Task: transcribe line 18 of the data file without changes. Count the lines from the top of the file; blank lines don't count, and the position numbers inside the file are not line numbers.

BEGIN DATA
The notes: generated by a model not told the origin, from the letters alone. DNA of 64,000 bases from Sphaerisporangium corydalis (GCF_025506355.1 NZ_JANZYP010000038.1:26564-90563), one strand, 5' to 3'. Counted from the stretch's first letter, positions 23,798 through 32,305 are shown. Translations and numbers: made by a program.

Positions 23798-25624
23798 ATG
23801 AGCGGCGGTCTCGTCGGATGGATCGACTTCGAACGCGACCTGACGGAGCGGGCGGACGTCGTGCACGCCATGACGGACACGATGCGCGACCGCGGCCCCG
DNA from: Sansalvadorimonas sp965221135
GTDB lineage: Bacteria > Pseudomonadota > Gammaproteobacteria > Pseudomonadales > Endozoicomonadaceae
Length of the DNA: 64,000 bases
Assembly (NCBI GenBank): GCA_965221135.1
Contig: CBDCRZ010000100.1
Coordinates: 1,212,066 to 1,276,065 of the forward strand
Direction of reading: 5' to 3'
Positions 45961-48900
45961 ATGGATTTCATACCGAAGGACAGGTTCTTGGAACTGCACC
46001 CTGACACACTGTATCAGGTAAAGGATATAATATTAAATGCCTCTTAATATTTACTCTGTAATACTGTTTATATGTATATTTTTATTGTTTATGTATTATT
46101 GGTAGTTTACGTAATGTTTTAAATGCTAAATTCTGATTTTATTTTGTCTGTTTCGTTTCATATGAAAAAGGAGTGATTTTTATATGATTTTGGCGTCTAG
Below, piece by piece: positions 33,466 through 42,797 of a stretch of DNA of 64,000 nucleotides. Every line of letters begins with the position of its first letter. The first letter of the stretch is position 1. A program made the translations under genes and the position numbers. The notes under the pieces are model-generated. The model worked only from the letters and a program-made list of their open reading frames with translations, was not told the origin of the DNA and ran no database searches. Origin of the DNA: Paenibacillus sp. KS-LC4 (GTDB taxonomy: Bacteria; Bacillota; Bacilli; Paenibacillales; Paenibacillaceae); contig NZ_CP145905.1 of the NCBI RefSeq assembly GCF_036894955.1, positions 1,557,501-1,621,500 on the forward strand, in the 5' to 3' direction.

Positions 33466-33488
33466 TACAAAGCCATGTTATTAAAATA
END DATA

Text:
33466 TACAAAGCCATGTTATTAAAATA